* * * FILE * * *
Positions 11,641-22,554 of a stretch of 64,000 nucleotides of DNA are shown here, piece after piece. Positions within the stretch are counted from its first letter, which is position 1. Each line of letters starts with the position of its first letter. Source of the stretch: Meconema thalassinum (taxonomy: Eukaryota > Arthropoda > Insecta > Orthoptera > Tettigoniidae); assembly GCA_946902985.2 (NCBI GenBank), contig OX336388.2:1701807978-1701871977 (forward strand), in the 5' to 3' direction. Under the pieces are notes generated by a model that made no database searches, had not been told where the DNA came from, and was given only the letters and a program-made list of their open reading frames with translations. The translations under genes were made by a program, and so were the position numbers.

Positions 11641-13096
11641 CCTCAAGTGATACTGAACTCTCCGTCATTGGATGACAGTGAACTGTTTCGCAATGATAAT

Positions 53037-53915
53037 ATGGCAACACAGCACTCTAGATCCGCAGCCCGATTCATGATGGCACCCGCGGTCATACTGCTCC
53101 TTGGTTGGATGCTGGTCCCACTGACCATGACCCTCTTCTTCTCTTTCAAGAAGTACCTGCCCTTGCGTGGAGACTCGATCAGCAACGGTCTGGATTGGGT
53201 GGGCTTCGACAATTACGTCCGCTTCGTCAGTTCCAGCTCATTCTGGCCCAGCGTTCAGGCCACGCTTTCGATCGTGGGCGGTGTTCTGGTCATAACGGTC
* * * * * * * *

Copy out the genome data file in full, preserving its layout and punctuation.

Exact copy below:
Positions 11,641-22,554 of a stretch of 64,000 nucleotides of DNA are shown here, piece after piece. Positions within the stretch are counted from its first letter, which is position 1. Each line of letters starts with the position of its first letter. Source of the stretch: Meconema thalassinum (taxonomy: Eukaryota > Arthropoda > Insecta > Orthoptera > Tettigoniidae); assembly GCA_946902985.2 (NCBI GenBank), contig OX336388.2:1701807978-1701871977 (forward strand), in the 5' to 3' direction. Under the pieces are notes generated by a model that made no database searches, had not been told where the DNA came from, and was given only the letters and a program-made list of their open reading frames with translations. The translations under genes were made by a program, and so were the position numbers.

Positions 11641-13096
11641 CCTCAAGTGATACTGAACTCTCCGTCATTGGATGACAGTGAACTGTTTCGCAATGATAAT

Positions 53037-53915
53037 ATGGCAACACAGCACTCTAGATCCGCAGCCCGATTCATGATGGCACCCGCGGTCATACTGCTCC
53101 TTGGTTGGATGCTGGTCCCACTGACCATGACCCTCTTCTTCTCTTTCAAGAAGTACCTGCCCTTGCGTGGAGACTCGATCAGCAACGGTCTGGATTGGGT
53201 GGGCTTCGACAATTACGTCCGCTTCGTCAGTTCCAGCTCATTCTGGCCCAGCGTTCAGGCCACGCTTTCGATCGTGGGCGGTGTTCTGGTCATAACGGTC